kyllingstad edited this page Jun 29, 2011 · 11 revisions
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SciD is a collection of numerical routines and bindings written in and for the D programming language. Currently, the collection is rather small (see below) but expanding.

For the time being, SciD simply aims to be a freely usable repository of numerical algorithms. The long-term goal is to ultimately produce a full-fledged, general-purpose scientific library à la the GNU Scientific Library or SciPy.


Cristi Cobzarenco's "Google Summer of Code" project has evolved into a matrix/vector library which will perhaps become a part of SciD! You can follow his progress at his SciD fork here on GitHub.


Below is a list of the main modules. Click on the links to get to the documentation (updated 2011-06-25).

  • scid.calculus: Numerical integration (quadrature) and differentiation.
  • scid.constants: Fundamental constants of mathematics and Nature.
  • scid.functions: Mathematical special functions.
  • scid.linalg: Linear algebra functions, i.e. user-friendly interfaces to LAPACK.
  • scid.matrix: Contains the MatrixView type, which is a LAPACK-compatible matrix view of ordinary D arrays, as well as some utility functions.
  • scid.nonlinear: Methods for nonlinear equation solving.
  • scid.types: Various useful types.
  • scid.util: Various odds and ends that don't fit anywhere else.

There are also a few subpackages (click one of the links above and you'll find the API docs for these in the package tree):

  • scid.core: Things that are not directly related to numerics, mainly for internal use.
  • scid.bindings: Bindings to third-party libraries. Currently only contains the BLAS and LAPACK bindings by Bill Baxter. (Thanks, Bill!)
  • scid.ports: This is where a lot of the action actually takes place. This package contains ports of FORTRAN and C code from various sources, mainly Netlib. It's been ported it using a "get it to work - NOW" philosophy, and as such a lot of it is just FORTRAN code written with D syntax. Consider yourself warned.


SciD is very much a work in progress, and as such, the API is subject to breaking changes without notice. Furthermore, for the time being, no attempt will be made to retain compatibility with older versions of DMD and Phobos.


  • DMD >=2.053
  • BLAS and LAPACK libraries

BLAS and LAPACK should be available in the package repositories of most Linux distros. Windows users may want to download the prebuilt binaries that are available on the MultiArray project page on DSource (look for multiarray-deps.zip under "Vitals").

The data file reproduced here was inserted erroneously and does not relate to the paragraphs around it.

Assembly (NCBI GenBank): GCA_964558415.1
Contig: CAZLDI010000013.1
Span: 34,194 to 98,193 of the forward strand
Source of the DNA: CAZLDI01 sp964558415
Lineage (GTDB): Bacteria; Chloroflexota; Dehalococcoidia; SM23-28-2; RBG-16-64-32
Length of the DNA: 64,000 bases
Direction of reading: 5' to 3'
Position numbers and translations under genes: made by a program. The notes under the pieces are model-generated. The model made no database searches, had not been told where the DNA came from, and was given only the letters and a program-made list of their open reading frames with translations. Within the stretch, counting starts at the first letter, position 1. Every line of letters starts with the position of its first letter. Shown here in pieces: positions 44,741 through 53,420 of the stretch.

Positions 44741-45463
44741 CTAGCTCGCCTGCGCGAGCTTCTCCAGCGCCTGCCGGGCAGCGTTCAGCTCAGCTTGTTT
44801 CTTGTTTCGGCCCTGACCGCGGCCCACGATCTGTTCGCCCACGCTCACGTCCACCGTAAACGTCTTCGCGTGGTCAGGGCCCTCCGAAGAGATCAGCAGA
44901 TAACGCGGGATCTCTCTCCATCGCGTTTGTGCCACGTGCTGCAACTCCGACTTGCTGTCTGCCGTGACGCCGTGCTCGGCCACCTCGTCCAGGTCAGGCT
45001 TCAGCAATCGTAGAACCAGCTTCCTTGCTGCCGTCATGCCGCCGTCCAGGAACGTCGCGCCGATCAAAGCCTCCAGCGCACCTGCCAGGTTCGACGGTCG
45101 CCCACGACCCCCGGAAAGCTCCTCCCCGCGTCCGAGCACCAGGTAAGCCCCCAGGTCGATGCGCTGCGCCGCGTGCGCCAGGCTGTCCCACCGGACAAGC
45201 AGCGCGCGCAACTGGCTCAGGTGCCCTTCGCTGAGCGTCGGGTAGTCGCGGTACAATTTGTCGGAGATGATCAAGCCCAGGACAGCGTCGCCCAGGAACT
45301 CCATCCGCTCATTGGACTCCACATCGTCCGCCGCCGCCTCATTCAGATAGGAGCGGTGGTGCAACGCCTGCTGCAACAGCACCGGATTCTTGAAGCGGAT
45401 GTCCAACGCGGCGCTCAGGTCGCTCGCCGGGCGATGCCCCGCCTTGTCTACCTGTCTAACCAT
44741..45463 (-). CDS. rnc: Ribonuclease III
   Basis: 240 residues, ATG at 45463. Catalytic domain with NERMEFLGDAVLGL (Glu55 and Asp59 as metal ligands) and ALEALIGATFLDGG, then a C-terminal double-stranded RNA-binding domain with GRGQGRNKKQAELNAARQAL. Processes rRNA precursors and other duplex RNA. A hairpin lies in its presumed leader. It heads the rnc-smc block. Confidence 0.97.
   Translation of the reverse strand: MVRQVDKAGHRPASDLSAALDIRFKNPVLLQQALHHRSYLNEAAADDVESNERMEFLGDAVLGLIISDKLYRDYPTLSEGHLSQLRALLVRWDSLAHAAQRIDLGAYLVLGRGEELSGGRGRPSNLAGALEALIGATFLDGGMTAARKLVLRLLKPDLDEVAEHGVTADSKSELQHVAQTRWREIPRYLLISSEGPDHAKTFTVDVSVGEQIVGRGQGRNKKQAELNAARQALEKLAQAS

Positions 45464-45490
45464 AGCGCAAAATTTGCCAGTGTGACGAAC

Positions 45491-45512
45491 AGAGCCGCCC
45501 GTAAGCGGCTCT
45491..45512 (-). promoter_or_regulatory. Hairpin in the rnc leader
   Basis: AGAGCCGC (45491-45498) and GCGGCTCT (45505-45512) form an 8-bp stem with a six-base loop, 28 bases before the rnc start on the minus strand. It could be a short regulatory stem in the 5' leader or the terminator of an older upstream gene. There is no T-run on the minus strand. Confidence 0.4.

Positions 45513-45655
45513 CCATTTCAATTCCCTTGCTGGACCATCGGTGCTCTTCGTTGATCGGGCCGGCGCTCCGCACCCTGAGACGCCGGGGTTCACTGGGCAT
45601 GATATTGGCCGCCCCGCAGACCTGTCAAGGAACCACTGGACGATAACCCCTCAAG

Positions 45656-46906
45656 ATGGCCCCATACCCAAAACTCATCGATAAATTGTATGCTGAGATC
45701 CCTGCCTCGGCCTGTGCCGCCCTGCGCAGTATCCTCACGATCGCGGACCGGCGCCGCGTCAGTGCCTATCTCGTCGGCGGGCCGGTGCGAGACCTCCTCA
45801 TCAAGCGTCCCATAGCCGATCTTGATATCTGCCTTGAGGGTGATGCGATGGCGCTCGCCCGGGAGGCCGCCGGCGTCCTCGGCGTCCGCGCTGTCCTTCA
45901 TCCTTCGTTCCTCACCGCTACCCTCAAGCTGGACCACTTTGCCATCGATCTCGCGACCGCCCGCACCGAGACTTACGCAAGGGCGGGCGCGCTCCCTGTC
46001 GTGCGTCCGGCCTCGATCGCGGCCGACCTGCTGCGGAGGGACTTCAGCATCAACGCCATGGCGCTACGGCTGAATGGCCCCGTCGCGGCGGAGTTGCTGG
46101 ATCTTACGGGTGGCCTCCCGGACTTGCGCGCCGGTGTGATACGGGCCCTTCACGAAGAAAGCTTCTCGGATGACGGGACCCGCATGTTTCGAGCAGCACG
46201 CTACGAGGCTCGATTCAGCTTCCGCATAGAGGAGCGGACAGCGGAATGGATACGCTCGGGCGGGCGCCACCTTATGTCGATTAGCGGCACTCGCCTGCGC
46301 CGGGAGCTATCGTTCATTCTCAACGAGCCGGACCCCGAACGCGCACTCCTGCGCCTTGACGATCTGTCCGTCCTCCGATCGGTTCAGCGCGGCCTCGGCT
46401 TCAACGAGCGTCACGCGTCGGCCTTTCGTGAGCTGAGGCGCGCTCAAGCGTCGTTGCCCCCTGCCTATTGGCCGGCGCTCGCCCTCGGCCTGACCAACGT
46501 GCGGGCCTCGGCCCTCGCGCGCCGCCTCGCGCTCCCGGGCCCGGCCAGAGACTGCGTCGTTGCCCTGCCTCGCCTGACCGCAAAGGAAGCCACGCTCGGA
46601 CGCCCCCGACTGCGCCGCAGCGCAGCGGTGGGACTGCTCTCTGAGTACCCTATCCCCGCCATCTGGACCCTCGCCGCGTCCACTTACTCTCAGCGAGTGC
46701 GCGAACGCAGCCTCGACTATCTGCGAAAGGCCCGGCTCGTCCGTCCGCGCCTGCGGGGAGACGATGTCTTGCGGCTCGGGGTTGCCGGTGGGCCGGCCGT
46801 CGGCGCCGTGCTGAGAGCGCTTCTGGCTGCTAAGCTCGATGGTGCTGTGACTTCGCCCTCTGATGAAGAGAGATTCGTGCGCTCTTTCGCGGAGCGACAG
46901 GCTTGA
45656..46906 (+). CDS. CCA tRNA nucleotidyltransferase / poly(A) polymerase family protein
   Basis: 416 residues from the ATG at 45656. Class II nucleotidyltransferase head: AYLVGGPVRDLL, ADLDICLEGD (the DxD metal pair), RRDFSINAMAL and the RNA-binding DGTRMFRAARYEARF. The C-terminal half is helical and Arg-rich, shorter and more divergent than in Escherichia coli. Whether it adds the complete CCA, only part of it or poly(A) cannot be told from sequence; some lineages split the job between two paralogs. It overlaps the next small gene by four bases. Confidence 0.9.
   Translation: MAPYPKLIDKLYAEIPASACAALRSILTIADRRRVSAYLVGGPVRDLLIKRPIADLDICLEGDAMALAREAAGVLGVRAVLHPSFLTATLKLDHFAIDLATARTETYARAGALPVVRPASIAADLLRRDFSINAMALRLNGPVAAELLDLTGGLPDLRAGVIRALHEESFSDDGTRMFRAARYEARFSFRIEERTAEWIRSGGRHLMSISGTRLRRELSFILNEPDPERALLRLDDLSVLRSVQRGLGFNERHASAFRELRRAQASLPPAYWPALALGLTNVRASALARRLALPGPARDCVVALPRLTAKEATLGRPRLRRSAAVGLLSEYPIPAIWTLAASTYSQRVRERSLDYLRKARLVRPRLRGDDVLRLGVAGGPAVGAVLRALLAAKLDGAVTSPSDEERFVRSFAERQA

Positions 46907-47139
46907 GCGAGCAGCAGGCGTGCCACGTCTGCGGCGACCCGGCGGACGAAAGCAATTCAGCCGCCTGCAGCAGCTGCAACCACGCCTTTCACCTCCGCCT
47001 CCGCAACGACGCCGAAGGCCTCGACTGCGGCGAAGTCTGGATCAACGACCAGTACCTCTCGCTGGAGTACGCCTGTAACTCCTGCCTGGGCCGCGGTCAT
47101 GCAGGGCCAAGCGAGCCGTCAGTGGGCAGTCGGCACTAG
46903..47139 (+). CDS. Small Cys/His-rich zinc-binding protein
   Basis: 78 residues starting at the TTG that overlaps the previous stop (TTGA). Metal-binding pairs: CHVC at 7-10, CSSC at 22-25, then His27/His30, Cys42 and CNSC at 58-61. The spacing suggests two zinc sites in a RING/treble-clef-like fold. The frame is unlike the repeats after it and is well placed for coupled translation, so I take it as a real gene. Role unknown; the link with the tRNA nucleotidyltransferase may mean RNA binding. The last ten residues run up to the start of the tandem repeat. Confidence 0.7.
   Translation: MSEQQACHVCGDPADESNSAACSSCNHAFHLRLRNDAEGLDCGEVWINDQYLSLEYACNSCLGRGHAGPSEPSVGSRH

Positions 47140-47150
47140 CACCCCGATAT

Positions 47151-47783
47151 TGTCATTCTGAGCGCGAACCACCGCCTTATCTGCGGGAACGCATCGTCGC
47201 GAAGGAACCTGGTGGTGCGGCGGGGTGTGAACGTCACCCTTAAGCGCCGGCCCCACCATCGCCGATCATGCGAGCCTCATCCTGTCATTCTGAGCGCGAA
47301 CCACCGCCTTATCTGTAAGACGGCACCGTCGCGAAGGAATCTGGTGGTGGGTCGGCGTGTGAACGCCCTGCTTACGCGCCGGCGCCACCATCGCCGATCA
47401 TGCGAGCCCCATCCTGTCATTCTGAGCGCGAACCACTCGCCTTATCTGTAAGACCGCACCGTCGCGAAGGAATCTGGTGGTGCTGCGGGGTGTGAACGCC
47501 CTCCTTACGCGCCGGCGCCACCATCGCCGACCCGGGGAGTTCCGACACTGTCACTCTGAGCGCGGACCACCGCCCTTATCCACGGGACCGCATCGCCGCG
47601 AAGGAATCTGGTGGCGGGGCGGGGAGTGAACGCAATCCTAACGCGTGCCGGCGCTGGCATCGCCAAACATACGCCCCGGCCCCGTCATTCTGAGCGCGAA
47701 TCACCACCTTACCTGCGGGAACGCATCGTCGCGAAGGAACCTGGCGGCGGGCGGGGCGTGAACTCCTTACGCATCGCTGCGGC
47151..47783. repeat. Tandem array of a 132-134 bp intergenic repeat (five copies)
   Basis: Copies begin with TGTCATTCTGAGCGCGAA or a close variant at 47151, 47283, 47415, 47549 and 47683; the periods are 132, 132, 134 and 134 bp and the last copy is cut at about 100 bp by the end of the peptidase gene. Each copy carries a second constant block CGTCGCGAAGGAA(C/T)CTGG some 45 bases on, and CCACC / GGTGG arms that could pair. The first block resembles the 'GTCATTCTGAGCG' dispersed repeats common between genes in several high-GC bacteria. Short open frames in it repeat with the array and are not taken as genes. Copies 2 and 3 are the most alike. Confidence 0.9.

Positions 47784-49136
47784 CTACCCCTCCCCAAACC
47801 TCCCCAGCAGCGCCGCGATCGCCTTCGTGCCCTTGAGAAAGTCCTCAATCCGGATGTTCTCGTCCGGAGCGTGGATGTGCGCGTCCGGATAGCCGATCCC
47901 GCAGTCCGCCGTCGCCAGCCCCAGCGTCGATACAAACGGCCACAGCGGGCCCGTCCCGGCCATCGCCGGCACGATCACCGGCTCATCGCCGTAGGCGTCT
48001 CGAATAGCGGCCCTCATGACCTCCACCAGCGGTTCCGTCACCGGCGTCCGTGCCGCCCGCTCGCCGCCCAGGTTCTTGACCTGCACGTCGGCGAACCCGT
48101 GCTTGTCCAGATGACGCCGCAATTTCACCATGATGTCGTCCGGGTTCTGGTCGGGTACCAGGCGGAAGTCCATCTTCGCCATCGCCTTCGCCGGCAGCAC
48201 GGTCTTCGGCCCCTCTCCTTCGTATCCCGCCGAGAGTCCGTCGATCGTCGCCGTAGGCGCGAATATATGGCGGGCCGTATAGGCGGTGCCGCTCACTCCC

Currently, the only way to get SciD is to download the development version from the repository. To download the code, use the following command:

git clone git://github.com/kyllingstad/scid.git

This will create a new directory named 'scid' containing a duplicate of the SciD repository. When you have already cloned the repository and want to update it with the latest changes, run:

git pull

To build SciD, use the D program build.d, found in the root directory of the repository. The best way to run it is using the rdmd program which is bundled with the DMD compiler. To build the library and generate header files, run:

rdmd build

To generate the documentation, run:

rdmd build html

The generated files can be found in the generated/ subdirectory. Currently, further installation must be done manually, but this will improve soon.


For numerical code, performance is key. However, there are enough libraries that provide awesome performance behind a butt-ugly API, so SciD need not go down that road. The design priorities are therefore, in order,

  1. Correctness: Make the code work, and make it produce correct results.
  2. User-friendliness: Give the code a nice API.
  3. Performance: Optimise the code.

Luckily, D is the perfect programming language for hiding high-performance code behind a beautiful API, so ultimately SciD should be able to provide as good performance as other libraries.


As stated in the introduction, a goal of SciD is to become a community project. Contributors are very welcome, so if you want to participate, let me know.

Here's a small tip: There is a lot of established and extremely well tested numerical code lying around the Internet, just waiting to be ported to D. A lot of it is in the public domain, so we are free to use it in any way we want. Instead of spending a lot of time re-inventing the wheel, port some existing code and try to improve on it when you get it working.

Here are a few starting points:

  • NetLib - the ultimate source of numerics software. It contains hundreds (thousands?) of algorithms, mainly written in FORTRAN, but you'll also find some C code there. The code is organised by (not-always-so-intuitive) package names only, therefore it is nice to have...
  • GAMS - the Guide to Available Mathematical Software, which indexes and categorises the code in Netlib and a bunch of other sources.